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Jonathan Hubbard, Creative Director, The Clearing

2 min, 48 sec read
14:45 PM | 19 October 2015
by Philippa Smithers
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Last week we talked to Fiona Hazell from Breast Cancer Now about their new brand video and the story behind the project. This week we talk to Jonathan Hubbard, Creative Director at The Clearing, the agency selected to take charge of this rebranding project. 

What aspect did you find most challenging?

There were a few key challenges we worked through strategically and creatively. First, we wanted to build a brand that drew in people emotionally in order to raise both awareness and funding support. A brand they could love and own as their own. A brand they wanted to wear on their sleeves. So we opted for a very singular symbol – the heart inside the circle – that people could immediately understand but could also bring into their fundraising worlds and create their own materials.

"We needed to be clear about the role of pink, and take ownership."

Second, we needed to be clear about the role of pink, and take ownership of it. It’s often a hot topic because it can alienate people from the cause. It’s also dubbed the ‘pink wash’ that means brands involved in breast cancer blend into one. Our solution was to go against the market trend of the bright magentas and reclaim a more human, gentle pink. But bring it together with a sophisticated, credible grey that gave it a strength and a contrasting, unique palette.

Creating a completely new brand is a tough job – tell us about pitching to win?

Interestingly, our project kick off happened during the first time both organisations met each other. We created a series of collaborative exercises for people to create shared views, and work together to explore the potential for the new brand. It’s very much what we reinforced at the pitch – a collaborative, open working relationship that gave everyone a voice. It was how we worked the whole way through – with supporters, sufferers, colleagues and partners. And we believe it was one of the fundamental reasons for the brand’s warm reception.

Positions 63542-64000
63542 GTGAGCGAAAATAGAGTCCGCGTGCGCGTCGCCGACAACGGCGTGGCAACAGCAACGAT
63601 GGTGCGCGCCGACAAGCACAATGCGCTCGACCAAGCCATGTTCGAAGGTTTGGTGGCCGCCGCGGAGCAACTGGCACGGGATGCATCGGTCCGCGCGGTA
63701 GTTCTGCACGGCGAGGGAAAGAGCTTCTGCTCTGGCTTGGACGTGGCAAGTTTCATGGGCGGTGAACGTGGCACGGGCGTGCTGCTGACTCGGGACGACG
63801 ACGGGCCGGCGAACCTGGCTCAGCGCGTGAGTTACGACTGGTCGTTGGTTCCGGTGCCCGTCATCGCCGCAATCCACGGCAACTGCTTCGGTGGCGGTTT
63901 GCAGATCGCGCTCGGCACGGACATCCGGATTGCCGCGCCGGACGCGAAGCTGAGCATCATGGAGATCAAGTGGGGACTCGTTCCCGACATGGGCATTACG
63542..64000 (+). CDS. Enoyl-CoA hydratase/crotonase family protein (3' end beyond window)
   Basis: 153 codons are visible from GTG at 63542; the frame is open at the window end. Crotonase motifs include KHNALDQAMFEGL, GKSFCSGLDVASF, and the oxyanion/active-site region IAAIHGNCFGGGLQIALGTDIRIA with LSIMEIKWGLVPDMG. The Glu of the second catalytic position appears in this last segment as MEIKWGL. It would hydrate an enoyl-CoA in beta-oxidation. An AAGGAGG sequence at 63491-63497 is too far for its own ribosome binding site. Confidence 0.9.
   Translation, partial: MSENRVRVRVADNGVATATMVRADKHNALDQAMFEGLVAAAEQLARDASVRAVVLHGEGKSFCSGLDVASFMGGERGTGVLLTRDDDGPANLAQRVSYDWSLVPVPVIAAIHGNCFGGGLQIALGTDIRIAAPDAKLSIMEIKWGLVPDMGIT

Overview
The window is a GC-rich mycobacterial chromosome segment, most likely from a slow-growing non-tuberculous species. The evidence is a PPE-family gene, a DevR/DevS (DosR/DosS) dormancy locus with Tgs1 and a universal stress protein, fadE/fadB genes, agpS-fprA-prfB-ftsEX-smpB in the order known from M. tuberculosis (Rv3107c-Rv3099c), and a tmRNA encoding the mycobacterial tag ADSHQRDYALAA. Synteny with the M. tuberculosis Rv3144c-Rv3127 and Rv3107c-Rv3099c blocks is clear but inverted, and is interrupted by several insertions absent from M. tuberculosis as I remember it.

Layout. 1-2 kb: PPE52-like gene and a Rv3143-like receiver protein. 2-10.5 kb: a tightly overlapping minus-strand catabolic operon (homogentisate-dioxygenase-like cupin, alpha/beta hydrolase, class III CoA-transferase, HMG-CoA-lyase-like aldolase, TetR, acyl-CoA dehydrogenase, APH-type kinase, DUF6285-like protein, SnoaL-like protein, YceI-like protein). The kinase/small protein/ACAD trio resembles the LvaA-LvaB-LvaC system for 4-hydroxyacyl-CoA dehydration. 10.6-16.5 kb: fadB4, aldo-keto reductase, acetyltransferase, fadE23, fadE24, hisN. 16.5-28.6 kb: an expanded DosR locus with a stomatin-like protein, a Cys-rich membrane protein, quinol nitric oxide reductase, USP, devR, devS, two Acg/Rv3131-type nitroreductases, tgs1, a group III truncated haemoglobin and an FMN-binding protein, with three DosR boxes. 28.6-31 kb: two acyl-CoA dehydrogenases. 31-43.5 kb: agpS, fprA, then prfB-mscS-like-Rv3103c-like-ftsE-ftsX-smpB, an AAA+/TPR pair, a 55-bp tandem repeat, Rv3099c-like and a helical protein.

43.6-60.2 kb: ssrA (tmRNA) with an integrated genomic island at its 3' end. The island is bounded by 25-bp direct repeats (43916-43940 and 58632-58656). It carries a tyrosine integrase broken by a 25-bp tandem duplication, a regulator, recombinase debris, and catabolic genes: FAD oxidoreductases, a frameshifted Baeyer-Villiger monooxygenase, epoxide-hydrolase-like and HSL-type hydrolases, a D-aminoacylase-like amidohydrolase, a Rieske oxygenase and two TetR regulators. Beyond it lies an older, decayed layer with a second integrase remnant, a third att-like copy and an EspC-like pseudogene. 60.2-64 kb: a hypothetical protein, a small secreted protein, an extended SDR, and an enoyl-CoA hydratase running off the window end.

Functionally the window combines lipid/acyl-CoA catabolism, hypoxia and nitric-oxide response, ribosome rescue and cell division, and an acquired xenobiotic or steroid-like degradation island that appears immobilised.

How did you approach the charity’s brief?

Like any brief, really. In a logical yet creatively-minded way. We always start with defining the challenges and opportunities before exploring ways to position the solution. It gives us a strategic framework to then create the brand’s world, which always acts as a guiding hand through development.

Did having two brands affect your usual process?

Not really. There was so much shared between the two brands that we saw synergies right away – from supporters, colleagues and partners. It really was a coming together of two like-minded brands.

What lessons would you share about working for a branding agency?

Learn to really listen. The solution might not be as immediate as you think. Particularly in the charity world where the ties to brands are so much more personal and deep, that you have to really dig and understand to move forward with both sensitivity and imagination.

"Learn to really listen. The solution might not be immediate."

There is also a huge satisfaction working on such socially important causes. This is the sort of work that can really make a difference to people’s lives. The more successful the charity is, the better equipped it will be to help stop women dying. That’s quite a responsibility.

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